• Matthijs Kouw joined the Rathenau Instituut, The Hague, in March 2016. He holds an MA in Philosophy and an MSc in Science and Technology Studies from the University of Amsterdam as well as a PhD from Maastricht University. In his PhD thesis, Kouw describes how and to what extent reliance on models can introduce vulnerabilities through the assumptions, uncertainties, and blind spots concomitant with modeling practice. He was employed as a postdoctoral researcher at the Netherlands Environmental Assessment Agency (PBL), during which time he acted as a member of the Dutch delegation for plenary sessions of the Intergovernmental Panel on Climate Change (IPCC).
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      published contributions
  • Matija Kralj
  • Kei Kreutler
  • Lars Kulik
    • Lars Kulik studied biology at the Humboldt University of Berlin. He received his doctorate on the development of social behavior of rhesus monkeys at the University of Leipzig and the Max Planck Institute for Evolutionary Anthropology. He lives with his family in Berlin.
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      published contributions
  • Richard L. Hindle
    • Richard L. Hindle is an assistant professor of landscape architecture and environmental planning at the University of California, Berkeley. His current research focuses on patent innovation in landscape related technologies, from large-scale mappings of riverine and coastal systems to detailed historical studies on the antecedents of vegetated architecture. His work explores the potential of new technological narratives and material processes to reframe theory, practice, and the production of landscape. Recent works include the articles “Levees That Might Have Been” (2015), and “Infrastructures of Innovation” in Scaling Infrastructure (MIT Center for Advanced Urbanism, 2016), and the exhibition Geographies of Innovation at UC Berkeley (2015).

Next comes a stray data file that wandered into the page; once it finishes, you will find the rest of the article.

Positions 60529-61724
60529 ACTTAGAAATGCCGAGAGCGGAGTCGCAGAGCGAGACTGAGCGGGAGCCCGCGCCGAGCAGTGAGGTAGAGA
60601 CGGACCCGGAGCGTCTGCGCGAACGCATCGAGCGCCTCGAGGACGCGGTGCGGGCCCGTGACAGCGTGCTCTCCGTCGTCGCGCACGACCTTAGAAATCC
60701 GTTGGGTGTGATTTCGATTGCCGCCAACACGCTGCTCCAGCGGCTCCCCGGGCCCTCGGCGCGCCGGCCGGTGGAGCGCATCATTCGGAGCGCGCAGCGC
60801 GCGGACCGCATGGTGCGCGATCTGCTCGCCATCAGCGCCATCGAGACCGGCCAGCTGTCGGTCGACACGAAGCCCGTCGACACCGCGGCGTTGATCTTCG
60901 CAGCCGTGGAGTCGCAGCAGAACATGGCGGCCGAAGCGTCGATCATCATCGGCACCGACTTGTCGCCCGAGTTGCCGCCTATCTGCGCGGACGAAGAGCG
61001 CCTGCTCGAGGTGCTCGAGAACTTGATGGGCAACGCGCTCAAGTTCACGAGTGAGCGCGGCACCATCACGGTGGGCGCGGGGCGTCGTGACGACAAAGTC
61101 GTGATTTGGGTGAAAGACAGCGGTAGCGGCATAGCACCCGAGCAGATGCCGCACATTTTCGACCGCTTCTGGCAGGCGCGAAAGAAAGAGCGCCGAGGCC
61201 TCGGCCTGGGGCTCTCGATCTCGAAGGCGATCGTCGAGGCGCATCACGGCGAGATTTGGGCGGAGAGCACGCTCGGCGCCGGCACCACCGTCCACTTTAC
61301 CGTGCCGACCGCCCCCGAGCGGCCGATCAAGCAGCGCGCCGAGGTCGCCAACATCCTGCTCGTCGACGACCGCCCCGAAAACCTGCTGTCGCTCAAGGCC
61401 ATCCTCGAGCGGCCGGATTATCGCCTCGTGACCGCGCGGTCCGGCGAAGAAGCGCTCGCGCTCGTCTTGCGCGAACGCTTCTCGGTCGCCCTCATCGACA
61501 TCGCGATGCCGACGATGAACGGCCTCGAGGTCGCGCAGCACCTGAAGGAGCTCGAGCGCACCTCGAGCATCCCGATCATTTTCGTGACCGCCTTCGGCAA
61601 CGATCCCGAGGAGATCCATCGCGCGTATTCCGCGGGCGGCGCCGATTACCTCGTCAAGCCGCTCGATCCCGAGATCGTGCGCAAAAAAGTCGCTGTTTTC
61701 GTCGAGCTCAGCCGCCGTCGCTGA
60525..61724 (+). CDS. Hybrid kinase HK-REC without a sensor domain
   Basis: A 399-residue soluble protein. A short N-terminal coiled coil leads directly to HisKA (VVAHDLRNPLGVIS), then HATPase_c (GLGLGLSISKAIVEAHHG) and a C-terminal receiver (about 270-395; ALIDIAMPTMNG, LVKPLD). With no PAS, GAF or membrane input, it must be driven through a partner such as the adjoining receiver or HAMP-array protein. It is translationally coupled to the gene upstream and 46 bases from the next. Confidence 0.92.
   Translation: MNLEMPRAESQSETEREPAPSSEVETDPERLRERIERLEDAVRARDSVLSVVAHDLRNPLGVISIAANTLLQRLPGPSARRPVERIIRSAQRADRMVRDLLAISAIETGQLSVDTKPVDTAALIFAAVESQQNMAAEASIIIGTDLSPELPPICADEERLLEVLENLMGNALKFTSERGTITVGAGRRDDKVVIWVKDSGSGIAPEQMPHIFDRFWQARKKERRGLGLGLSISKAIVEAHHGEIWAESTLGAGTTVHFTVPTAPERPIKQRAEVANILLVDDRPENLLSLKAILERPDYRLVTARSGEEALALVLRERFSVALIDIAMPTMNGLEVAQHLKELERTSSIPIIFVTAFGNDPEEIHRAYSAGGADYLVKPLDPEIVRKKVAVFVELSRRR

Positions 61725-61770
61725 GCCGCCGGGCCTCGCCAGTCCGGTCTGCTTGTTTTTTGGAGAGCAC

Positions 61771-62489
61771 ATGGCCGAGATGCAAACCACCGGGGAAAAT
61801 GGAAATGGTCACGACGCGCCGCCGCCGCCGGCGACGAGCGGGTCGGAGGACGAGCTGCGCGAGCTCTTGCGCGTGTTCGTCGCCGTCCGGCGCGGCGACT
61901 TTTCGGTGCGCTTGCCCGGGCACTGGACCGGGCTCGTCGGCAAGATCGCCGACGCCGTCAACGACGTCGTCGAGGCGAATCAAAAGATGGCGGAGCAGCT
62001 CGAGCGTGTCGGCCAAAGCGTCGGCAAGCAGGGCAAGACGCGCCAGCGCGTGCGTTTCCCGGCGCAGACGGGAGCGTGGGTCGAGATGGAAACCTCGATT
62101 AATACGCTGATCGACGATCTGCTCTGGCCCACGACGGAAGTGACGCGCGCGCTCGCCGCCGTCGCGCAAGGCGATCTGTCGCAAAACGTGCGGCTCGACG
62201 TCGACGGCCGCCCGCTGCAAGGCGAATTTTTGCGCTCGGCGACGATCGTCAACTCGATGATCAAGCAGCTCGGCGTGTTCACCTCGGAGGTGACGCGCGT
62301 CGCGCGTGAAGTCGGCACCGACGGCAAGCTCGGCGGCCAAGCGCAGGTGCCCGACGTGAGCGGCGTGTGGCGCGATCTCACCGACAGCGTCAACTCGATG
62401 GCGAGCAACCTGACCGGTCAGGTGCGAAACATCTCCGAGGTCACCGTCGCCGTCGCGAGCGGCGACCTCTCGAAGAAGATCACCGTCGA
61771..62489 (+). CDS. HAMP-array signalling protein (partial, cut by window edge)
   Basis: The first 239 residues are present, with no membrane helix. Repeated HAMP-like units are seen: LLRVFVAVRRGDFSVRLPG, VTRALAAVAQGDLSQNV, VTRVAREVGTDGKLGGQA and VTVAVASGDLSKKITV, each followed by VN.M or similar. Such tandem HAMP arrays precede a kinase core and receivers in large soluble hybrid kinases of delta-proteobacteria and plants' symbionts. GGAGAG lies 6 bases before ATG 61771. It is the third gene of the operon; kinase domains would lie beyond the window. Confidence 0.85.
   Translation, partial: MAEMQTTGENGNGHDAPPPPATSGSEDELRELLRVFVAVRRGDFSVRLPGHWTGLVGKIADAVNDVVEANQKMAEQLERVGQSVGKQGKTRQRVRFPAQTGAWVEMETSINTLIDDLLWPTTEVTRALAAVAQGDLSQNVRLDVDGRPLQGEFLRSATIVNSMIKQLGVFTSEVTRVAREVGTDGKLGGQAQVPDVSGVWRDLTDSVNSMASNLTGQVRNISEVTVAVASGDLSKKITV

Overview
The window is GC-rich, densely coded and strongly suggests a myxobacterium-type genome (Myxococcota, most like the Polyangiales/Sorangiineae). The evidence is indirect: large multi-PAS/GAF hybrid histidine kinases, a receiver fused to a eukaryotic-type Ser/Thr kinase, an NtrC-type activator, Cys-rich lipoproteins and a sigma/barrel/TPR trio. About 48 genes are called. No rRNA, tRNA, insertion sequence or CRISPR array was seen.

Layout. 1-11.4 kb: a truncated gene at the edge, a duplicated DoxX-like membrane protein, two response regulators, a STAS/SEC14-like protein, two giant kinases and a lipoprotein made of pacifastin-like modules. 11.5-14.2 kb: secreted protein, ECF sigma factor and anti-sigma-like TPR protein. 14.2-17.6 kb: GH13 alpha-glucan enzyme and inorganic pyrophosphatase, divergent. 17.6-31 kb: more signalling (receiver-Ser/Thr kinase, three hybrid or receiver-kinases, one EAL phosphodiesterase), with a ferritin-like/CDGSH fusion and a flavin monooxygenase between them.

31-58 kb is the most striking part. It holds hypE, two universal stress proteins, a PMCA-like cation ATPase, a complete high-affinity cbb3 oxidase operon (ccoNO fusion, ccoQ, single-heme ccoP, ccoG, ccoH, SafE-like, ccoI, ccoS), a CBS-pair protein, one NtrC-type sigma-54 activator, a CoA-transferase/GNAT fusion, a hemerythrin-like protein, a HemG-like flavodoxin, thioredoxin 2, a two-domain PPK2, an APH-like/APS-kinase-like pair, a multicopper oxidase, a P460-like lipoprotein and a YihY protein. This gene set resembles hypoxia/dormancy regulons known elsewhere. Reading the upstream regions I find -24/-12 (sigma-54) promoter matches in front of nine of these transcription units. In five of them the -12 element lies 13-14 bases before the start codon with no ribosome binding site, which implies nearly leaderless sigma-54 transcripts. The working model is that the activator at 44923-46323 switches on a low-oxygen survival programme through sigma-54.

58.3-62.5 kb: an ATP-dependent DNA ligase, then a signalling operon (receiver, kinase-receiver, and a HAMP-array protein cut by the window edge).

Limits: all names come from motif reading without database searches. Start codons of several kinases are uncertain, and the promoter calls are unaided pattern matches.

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      published contributions
  • Brian Larkin
  • Bruno Latour
  • John Law
    • hn Law was a professor of sociology at Keele University, Lancaster, and the Open University, Milton Keynes, and a co-director of the Economic and Social Researc